Almost everyone I coach is a solopreneur or the leader of a small, mostly outsourced, business. It’s a lonely world. In the beginning the new found solitude is usually a relief, especially for folks who come out of corporate. ”I have no one to bother me, no one to answer to, I am getting so much done!” This solitude high usually starts to dissipate after about 18 months. That’s when it’s time to start looking for an accountability partner.
You need a brainstorming partner. You need someone to nag you when your resistance is blocking your way forward. You need someone to commiserate with when things don’t work out as planned. Most of all, you need someone who will tell you how awesome you are. Someone who wil say those magic words, “Don’t give up!”
Most people don’t even know where to start looking for an accountability partner or how to set up the relationship. Here’s some tips that have worked for my clients.
1. You must like each other. Don’t gravitate toward someone that you don’t already know pretty well. This person will be listening to some of your deepest darkest dilemmas (see how I did that?) and your most annoying whining. Make sure you like and respect them but don’t have a business relationship with them.
2. They must be someone on your level and stage of business development. If you are looking for an accountability partner who has a lot more experience and expertise than you, you should go get a coach. If you choose your cousin Millie who just started her own business and likes to chat, you won’t get much done and you will start to feel resentful. An accountability partnership should be a true “give and take” relationship. Be honest with yourself.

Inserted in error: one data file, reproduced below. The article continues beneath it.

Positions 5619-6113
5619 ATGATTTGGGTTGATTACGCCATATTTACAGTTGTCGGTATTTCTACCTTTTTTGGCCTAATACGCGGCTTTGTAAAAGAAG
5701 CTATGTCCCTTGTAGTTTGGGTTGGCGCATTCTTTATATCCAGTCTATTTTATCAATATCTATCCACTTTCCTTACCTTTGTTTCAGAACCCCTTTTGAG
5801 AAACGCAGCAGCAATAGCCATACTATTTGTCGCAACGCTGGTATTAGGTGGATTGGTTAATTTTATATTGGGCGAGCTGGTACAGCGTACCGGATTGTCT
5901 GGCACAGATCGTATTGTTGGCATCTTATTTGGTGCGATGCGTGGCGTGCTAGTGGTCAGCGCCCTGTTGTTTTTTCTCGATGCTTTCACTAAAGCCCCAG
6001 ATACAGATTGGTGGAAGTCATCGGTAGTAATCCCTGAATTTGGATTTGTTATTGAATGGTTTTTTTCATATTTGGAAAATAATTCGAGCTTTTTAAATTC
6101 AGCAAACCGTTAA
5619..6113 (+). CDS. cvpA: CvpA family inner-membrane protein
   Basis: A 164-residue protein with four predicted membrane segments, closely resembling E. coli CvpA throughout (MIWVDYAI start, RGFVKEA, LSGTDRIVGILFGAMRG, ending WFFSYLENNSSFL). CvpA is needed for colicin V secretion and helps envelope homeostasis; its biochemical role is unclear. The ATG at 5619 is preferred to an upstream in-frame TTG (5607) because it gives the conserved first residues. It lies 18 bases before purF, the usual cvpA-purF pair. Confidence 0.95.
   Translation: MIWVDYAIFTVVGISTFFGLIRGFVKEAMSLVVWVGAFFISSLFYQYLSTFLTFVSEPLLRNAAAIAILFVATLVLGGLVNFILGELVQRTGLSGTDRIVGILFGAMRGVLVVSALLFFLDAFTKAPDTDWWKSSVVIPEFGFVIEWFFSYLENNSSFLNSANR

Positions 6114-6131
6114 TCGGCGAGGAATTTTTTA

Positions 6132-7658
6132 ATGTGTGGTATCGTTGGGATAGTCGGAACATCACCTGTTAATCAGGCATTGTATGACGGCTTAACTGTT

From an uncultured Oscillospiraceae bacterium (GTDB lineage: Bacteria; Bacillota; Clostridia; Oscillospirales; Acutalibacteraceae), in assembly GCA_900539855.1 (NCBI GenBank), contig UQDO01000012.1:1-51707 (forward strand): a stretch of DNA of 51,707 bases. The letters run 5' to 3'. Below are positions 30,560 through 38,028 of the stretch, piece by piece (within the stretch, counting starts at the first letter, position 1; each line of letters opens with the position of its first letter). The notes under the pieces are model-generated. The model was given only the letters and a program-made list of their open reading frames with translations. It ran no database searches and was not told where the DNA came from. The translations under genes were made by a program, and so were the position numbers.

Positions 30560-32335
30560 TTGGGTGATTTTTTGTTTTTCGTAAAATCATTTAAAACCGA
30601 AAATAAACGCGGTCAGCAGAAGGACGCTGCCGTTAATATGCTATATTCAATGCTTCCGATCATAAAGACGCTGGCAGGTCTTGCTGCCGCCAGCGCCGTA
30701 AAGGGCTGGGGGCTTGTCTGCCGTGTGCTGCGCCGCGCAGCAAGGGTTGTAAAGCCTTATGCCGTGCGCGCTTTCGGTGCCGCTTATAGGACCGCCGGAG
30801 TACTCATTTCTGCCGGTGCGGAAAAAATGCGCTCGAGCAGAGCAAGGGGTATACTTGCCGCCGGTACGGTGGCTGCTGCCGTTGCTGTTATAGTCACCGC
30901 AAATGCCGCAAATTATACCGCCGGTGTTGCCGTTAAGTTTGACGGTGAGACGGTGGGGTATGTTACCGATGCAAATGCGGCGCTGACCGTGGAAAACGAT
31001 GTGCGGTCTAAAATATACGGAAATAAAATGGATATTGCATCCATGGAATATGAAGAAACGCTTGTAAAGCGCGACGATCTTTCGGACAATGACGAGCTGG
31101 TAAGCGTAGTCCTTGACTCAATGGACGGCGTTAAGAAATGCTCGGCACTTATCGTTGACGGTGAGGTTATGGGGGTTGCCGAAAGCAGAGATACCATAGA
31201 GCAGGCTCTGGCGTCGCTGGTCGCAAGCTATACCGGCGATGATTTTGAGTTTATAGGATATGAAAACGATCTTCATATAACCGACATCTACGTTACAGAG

3. Make it someone from a different industry. Listen, business is business. Just because you are a graphic designer and he is in real-estate, it doesn’t mean you can’t be fantastic accountability partners. If you choose someone from the same industry and background you may get trapped in the “this is the way it’s done” prison. This is never the way it’s done. When you choose someone from a different industry you may just come across some insights that will help you shake up yours. Can I say that again so that you can think about it… This is never the way it’s done.
1. A fixed schedule. Meet once a week, once a month, once a quarter - whatever works for both of you. Make it a fixed schedule and treat the appointment with respect. Not only do you need to respect your partner’s schedule but you also need to make this relationship a priority for it to work.
2. Come prepared. It’s not your partners job to figure out what you need help with. Make a list of topics that you will discuss during your allotted time.
3. Make commitments. Tell your partner what you are going to do and then follow-up with a commitment email.
4. Follow-Up. Just as you have made commitments to your partner they will have made commitments to you. Follow-up with them between meetings with encouraging emails or texts. “Just reminding you that you only have 5 more pages to write before next week. Keep going you're doing great!”
A strong accountability partner relationship can take you from feeling stranded alone in a boat on a rough sea, to feeling grounded, supported and inspired.
Do you have an accountability partner? Any more tips? Share in the comments below.
*Photo by Purple Sherbet Photography